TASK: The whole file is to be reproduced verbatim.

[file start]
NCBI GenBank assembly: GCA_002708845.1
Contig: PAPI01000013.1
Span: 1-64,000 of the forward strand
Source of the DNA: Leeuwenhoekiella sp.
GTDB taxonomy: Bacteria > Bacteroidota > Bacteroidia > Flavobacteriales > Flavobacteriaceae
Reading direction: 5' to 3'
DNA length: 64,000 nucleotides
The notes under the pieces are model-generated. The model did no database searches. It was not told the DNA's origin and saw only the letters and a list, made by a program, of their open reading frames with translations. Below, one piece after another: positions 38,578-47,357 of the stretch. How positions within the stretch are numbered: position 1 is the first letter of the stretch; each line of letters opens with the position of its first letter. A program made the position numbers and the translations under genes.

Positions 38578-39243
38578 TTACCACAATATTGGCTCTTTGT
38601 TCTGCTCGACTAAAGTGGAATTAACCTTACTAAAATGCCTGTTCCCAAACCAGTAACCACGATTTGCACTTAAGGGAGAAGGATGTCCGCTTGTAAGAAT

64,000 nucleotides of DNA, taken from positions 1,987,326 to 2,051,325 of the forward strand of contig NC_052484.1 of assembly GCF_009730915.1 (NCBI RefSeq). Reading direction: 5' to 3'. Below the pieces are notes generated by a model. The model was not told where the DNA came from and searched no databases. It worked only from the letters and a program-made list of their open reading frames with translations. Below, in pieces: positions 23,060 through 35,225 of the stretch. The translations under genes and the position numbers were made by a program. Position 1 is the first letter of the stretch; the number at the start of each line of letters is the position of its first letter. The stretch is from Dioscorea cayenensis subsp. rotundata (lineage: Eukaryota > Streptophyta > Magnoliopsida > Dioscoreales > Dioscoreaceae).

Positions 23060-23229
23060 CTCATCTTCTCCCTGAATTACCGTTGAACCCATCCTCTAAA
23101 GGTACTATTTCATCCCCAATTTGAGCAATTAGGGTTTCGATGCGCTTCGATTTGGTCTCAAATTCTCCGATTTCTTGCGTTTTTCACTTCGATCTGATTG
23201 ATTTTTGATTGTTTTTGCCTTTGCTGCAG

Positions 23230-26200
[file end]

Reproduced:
NCBI GenBank assembly: GCA_002708845.1
Contig: PAPI01000013.1
Span: 1-64,000 of the forward strand
Source of the DNA: Leeuwenhoekiella sp.
GTDB taxonomy: Bacteria > Bacteroidota > Bacteroidia > Flavobacteriales > Flavobacteriaceae
Reading direction: 5' to 3'
DNA length: 64,000 nucleotides
The notes under the pieces are model-generated. The model did no database searches. It was not told the DNA's origin and saw only the letters and a list, made by a program, of their open reading frames with translations. Below, one piece after another: positions 38,578-47,357 of the stretch. How positions within the stretch are numbered: position 1 is the first letter of the stretch; each line of letters opens with the position of its first letter. A program made the position numbers and the translations under genes.

Positions 38578-39243
38578 TTACCACAATATTGGCTCTTTGT
38601 TCTGCTCGACTAAAGTGGAATTAACCTTACTAAAATGCCTGTTCCCAAACCAGTAACCACGATTTGCACTTAAGGGAGAAGGATGTCCGCTTGTAAGAAT

64,000 nucleotides of DNA, taken from positions 1,987,326 to 2,051,325 of the forward strand of contig NC_052484.1 of assembly GCF_009730915.1 (NCBI RefSeq). Reading direction: 5' to 3'. Below the pieces are notes generated by a model. The model was not told where the DNA came from and searched no databases. It worked only from the letters and a program-made list of their open reading frames with translations. Below, in pieces: positions 23,060 through 35,225 of the stretch. The translations under genes and the position numbers were made by a program. Position 1 is the first letter of the stretch; the number at the start of each line of letters is the position of its first letter. The stretch is from Dioscorea cayenensis subsp. rotundata (lineage: Eukaryota > Streptophyta > Magnoliopsida > Dioscoreales > Dioscoreaceae).

Positions 23060-23229
23060 CTCATCTTCTCCCTGAATTACCGTTGAACCCATCCTCTAAA
23101 GGTACTATTTCATCCCCAATTTGAGCAATTAGGGTTTCGATGCGCTTCGATTTGGTCTCAAATTCTCCGATTTCTTGCGTTTTTCACTTCGATCTGATTG
23201 ATTTTTGATTGTTTTTGCCTTTGCTGCAG

Positions 23230-26200